Coral Reef Adventure
Running Time: 45 minutes
A silvery wall of sharks darts around the corner straight at you. Turning, you find yourself in a dazzling marine metropolis, a kaleidoscopic realm of tiny life forms living hundreds of feet below the surface in peaceful partnerships. An octopus hides in plain sight among the corals, perfectly camouflaged, while a lionfish waves its feathery, but poisonous, spines. Suddenly, a 300-pound potato cod, feeling threatened, changes its spots right before your eyes. Meanwhile, a cleaner shrimp, wiggling its tiny antennae, swims boldly towards your mouth looking for dinner between your teeth.
Welcome to a world unlike any other, a world that has been called the “soul of the sea.” This is life on a coral reef – where some of the planet’s most diverse, fascinating and mysterious landscapes and creatures exist hidden from our sight. It is a world few humans will ever experience up close, yet one that helps sustain the very balance of life on earth, and one that might contain solutions to human medical problems. Now it is under siege.
The story of the reefs and how they’ve come to face worldwide decline is brought to life in Coral Reef Adventure, returning June 11, 2012, to the Omni Theater at the Fort Worth Museum of Science and History. Following husband and wife cinematography team Howard and Michele Hall on a 10-month quest, the film takes audiences on a fantastic voyage of discovery to the South Pacific’s reefs, revealing both their remarkable contribution to life on earth and the imminent dangers they face right now.
Found in more than 100 countries around the world in sun-drenched waters in the tropics, coral reefs comprise just one percent of the ocean yet nurture one quarter of all marine life. Coral reefs are the underwater equivalent of tropical rainforests, rivaling and at times exceeding their terrestrial counterparts in diversity. But Coral Reef Adventure goes beyond a science lesson in reef biology. It is an inspiring personal tale of courage and hope, a story of ordinary men and women seeking to make a difference for the planet’s most vulnerable environments. As the Halls journey across the Pacific, they take part in a growing global effort – one that crosses borders and cultures – to protect and sustain reefs for future generations.
Other than dedicated divers, few people are given the opportunity to explore a coral reef and learn of its incredible potential to sustain and enhance life. While most land surfaces on earth have been extensively mapped and explored, only 10% of the known reefs in the Pacific Ocean have been visited by scientists.
Howard and Michele Hall’s journey begins in the flourishing nationally protected Great Barrier Reef of Australia, the largest natural architectural structure on earth. The Halls use these teeming, impressively healthy reefs as a benchmark for observing reefs in other locations. Concerned for what might be happening to other, less-protected reefs in the Pacific, the Halls set sail for Fiji , 2000 miles away. There, they team up with renowned conservationist Jean-Michael Cousteau, who continues the Cousteau legacy as an advocate for the care of healthy coral environments. “Coral reefs are the canary in the coal mine, and the canary is now sick and dying,” warns Cousteau. “When coral reefs suffer, it is a sign there is something seriously wrong with the natural balance of our planet. The world has to wake up and take dramatic action to stop this trend before it’s too late.”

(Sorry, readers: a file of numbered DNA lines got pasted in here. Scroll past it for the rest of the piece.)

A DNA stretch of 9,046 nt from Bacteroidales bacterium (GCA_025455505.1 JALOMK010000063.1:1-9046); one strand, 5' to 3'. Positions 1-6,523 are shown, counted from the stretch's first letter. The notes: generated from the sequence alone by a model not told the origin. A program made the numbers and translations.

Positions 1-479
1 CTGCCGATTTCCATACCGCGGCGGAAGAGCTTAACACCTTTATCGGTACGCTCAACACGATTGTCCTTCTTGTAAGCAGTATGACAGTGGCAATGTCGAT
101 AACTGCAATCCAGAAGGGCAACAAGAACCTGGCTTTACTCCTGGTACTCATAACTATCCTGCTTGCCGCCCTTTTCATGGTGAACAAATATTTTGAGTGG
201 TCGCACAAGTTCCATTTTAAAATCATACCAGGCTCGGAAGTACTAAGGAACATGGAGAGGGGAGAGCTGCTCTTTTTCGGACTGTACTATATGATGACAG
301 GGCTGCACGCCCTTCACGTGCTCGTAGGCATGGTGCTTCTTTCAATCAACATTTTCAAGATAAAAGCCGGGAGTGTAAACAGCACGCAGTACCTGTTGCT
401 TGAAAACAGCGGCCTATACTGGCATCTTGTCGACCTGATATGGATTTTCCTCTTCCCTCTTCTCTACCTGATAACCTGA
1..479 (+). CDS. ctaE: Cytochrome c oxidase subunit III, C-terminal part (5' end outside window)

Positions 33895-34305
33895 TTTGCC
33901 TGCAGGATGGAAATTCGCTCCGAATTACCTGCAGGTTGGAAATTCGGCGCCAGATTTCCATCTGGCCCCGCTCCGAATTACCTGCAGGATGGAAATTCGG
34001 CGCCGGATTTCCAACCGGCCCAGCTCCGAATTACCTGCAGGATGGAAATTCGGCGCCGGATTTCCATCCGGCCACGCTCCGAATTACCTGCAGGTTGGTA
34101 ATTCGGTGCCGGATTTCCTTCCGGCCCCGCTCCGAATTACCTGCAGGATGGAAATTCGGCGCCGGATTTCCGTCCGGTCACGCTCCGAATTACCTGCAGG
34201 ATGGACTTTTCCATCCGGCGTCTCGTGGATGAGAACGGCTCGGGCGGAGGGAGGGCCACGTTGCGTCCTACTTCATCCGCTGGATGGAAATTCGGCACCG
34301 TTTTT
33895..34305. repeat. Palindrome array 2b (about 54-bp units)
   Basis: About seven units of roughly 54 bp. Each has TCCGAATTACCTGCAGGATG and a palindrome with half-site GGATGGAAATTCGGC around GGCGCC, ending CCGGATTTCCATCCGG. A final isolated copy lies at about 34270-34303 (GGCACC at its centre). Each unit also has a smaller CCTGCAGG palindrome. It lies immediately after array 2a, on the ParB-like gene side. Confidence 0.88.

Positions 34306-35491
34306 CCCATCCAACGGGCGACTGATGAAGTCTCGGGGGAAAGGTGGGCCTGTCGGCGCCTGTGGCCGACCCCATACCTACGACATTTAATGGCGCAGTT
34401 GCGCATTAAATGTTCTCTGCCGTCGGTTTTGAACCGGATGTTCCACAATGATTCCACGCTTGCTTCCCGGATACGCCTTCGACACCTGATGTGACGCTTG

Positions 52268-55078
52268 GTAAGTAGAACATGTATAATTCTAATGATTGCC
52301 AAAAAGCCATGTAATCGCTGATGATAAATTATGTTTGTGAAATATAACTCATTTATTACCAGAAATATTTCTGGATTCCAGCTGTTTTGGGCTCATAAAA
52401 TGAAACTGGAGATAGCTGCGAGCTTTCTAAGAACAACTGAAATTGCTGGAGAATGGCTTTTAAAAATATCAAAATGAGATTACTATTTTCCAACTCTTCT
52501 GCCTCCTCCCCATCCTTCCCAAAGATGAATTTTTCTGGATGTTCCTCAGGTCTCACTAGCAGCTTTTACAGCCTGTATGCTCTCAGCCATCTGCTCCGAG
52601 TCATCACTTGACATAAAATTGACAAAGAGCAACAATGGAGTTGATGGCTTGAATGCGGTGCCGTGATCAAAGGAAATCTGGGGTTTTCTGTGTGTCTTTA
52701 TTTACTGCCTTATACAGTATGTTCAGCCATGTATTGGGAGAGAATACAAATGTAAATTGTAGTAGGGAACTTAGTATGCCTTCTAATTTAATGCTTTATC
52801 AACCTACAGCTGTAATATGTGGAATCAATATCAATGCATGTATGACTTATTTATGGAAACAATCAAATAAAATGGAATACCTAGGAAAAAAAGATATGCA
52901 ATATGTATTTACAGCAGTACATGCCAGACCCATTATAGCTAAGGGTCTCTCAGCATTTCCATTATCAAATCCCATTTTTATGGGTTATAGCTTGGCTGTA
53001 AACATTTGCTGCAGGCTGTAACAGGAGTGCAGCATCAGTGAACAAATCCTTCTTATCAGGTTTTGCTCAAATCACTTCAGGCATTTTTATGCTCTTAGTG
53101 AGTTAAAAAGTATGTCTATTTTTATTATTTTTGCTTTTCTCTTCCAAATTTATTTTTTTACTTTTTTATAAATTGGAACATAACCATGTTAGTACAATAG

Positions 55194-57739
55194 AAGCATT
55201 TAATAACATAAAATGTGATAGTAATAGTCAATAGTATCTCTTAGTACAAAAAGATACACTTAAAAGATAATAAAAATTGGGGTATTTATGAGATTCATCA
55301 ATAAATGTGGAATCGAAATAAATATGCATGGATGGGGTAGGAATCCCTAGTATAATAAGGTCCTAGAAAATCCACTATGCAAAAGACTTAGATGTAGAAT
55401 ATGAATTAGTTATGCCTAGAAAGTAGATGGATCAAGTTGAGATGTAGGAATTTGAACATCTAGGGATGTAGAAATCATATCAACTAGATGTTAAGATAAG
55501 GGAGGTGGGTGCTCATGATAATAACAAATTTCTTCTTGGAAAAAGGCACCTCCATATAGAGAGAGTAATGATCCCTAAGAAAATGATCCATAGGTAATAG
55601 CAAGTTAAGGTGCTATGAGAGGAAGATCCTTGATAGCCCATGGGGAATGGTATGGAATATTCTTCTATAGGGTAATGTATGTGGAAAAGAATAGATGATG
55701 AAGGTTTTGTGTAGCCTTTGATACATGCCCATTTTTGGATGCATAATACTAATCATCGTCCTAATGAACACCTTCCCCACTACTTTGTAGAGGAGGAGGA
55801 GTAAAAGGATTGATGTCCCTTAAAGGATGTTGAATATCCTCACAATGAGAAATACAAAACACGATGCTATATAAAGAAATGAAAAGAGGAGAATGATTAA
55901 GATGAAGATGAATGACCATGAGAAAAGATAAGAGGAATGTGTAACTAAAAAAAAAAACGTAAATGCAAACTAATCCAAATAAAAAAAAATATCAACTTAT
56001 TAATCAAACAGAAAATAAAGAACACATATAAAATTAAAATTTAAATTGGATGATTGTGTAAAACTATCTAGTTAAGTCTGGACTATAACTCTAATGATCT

It is in Fiji that the Halls endure their greatest test – a series of dangerous dives to depths over 350 feet. At these depths, standard SCUBA equipment is inadequate to support a diver, so high-tech mixed-gas closed-circuit rebreathers are required. The Halls are joined by deep reef scientist and deep-diving pioneer Richard Pyle. Pyle’s specialty is studying fish and other species found on the reefs located at depths greater than 200 feet. Millions of new species remain to be discovered at these depths, and Pyle is leading the charge to uncover these mysteries.
Howard Hill’s deep-reef filming of Pyle went reasonably well until one dive when Howard’s underwater communication system failed, causing him to become distracted. He forgot to turn an important switch on his rebreather, which regulates the gas mixture he breathes. Combined with the incredible physical exertion necessary to film at such depths, the error caused Howard to develop a life-threatening case of decompression sickness, or what divers call “the bends.” After spending eight hours underwater trying to decompress, Howard was rushed to the town of Suva where he spent 18 hours in Fiji ’s only hyperbaric chamber, a critical move that likely saved his life.
“Our film was born out of passion for the world’s oceans,” says producer/director Greg MacGillivray. “Howard and Michele have taken the IMAX camera into these underwater worlds so audiences will experience these far-off, magical places that nevertheless are absolutely vital to our survival as a species. Lucky for us, Howard and Michele were uniquely suited for the risky logistics of filming in this extreme environment. Their story is one of great human adventure and real hope for the future of coral reefs.”
Coral Reef Adventure was produced in association with the Museum of Science in Boston , the National Wildlife Federation, Lowell , Blake and Associates, and the Museum Film Network, and with major funding from the National Science Foundation.